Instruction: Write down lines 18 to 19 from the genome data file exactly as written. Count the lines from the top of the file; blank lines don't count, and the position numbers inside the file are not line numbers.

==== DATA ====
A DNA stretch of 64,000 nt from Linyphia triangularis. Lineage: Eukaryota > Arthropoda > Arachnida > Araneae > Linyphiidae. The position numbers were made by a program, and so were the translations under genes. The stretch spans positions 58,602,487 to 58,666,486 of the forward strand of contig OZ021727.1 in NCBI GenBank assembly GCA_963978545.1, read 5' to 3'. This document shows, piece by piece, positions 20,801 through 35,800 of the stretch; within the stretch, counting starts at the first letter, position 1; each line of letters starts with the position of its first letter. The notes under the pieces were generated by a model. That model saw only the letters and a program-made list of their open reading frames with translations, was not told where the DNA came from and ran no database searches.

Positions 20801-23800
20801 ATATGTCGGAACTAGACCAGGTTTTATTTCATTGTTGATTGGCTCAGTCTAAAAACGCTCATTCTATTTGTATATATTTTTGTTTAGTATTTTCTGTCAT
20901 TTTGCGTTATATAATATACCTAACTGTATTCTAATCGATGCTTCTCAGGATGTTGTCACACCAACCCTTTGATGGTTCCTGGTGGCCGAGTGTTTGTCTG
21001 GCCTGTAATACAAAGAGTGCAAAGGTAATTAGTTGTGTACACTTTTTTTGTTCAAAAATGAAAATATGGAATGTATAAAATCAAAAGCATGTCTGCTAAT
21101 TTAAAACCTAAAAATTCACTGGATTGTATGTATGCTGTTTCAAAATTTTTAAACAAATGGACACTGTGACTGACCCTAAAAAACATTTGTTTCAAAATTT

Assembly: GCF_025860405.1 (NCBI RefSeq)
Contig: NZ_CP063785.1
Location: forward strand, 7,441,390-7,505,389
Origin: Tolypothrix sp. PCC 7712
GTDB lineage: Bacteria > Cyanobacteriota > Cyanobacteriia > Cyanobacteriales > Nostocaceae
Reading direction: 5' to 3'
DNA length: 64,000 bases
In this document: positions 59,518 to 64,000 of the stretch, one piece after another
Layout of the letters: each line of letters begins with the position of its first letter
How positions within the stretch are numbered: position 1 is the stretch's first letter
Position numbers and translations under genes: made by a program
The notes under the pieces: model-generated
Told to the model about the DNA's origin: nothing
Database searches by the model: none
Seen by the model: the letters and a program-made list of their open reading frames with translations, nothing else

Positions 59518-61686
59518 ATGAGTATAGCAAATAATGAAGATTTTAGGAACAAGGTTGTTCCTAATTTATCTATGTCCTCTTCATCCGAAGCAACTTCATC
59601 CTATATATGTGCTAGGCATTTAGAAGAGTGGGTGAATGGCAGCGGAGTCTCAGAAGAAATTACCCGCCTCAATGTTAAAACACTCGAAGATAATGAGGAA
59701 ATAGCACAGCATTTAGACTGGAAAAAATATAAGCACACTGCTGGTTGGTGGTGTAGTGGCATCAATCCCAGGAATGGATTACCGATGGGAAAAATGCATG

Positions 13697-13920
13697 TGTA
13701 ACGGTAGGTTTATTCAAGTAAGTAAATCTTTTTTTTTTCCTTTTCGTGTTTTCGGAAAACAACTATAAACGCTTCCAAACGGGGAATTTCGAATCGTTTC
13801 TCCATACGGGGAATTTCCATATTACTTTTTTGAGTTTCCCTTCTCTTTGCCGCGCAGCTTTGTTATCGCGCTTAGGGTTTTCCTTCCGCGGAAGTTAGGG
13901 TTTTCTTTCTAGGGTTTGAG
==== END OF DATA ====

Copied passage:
The notes under the pieces: model-generated
Told to the model about the DNA's origin: nothing